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BMP Adoption RES 20140324

BMP Adoption RES 20140324

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Published by tfooq
BMP Adoption RES 20140324
BMP Adoption RES 20140324

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Published by: tfooq on Apr 08, 2014
Copyright:Traditional Copyright: All rights reserved


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 Bicycle Master Plan Adoption RES March 24, 2014 Version 5
Form last revised: January 16, 2013
1 2 3 4 5 6 7 8 9 10 11 12 13 14 15 16 17 18 19 20 21 22 23 24 25 26 27
A RESOLUTION approving the Seattle Bicycle Master Plan. WHEREAS, the City of Seattle Comprehensive Plan establishes transportation goals and policies for implementation through the Transportation Strategic Plan including: making the best use of the streets we have to move people and goods; encouraging walking and bicycling as an easy and healthy way to get around; making the most of new transportation investments; protecting city infrastructure; connecting to the region; planning for and investing in urban villages; enhancing neighborhood livability; and improving the environment; and WHEREAS, the transportation system of Seattle is an extraordinary public asset and is vital and integral to the City’s economic health, environmental quality, and social and community fabric; and WHEREAS, the City of Seattle has a tremendous opportunity to improve health and to reduce traffic and transportation problems by providing viable transportation alternatives, including bicycling, walking, and transit use; and WHEREAS, in 2007, the Seattle City Council passed Ordinance 122386 establishing a Complete Streets policy and stating the Council’s intention that the Seattle Department of Transportation (SDOT) implement Complete Streets by designing, operating, and maintaining the transportation network to improve travel conditions for pedestrians, bicyclists, transit, and freight, in a manner consistent with and supportive of the surrounding community; and WHEREAS, in 2007, the City Council adopted Resolution 31024, which approved the City’s Bicycle Master Plan; and WHEREAS, in 2013, the City Council adopted Resolution 31447, which approved the City’s Climate Action Plan, which identified a number of near-term and long-term actions to develop bicycle improvements as a way to reduce greenhouse gas (GHG) emissions; and WHEREAS, as part of the 2012 Budget, the City Council included funding for an update to the Bicycle Master Plan, and provided direction that the plan should include review and incorporation of national best practices (including use of the National Association of Transportation Officials (NACTO) Urban Bikeway Design Guidelines), include facilities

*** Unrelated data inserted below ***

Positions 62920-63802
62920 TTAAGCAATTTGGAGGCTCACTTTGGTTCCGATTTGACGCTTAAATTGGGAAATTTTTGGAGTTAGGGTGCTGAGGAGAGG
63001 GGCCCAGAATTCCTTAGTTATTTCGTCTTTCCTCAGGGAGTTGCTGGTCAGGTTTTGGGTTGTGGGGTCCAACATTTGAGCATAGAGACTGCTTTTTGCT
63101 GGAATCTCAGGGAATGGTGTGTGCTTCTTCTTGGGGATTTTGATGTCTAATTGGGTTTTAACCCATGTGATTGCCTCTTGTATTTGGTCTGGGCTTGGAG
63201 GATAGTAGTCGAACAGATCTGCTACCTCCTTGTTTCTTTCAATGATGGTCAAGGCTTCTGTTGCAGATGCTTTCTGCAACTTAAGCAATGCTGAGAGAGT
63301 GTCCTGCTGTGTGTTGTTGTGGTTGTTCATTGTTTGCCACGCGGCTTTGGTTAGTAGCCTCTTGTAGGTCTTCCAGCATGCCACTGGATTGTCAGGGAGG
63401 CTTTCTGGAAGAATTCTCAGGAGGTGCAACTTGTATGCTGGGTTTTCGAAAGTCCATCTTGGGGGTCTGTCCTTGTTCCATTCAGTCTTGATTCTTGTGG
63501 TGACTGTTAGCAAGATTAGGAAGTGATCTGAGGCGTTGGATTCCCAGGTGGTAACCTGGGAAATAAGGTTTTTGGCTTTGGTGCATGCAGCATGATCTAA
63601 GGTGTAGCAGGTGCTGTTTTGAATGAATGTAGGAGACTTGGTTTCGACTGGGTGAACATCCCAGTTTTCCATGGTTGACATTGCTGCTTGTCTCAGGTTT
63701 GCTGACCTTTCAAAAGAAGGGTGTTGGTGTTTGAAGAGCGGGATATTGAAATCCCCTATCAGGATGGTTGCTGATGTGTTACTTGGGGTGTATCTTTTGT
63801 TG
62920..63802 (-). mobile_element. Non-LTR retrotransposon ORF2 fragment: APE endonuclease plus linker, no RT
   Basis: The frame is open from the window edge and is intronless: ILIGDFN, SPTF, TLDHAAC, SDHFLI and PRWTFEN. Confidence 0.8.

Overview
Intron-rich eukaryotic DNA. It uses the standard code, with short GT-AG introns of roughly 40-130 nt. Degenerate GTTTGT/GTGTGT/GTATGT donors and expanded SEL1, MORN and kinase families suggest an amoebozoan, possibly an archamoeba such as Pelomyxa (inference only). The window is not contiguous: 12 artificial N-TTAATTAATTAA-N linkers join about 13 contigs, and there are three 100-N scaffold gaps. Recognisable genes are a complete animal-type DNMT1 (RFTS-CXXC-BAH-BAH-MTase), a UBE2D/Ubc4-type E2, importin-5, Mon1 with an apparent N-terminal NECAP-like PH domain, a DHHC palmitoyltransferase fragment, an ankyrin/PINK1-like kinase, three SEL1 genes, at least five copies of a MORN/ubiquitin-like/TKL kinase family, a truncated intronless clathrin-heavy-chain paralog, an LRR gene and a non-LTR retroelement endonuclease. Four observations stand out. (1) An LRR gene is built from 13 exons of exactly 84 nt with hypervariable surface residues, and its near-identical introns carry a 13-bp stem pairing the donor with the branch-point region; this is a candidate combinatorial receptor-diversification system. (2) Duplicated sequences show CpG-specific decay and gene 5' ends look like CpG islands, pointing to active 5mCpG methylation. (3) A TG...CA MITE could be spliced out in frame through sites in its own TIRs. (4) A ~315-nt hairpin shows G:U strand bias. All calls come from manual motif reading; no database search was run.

Bicycle Master Plan Adoption RES March 24, 2014 Version 5
Form last revised: January 16, 2013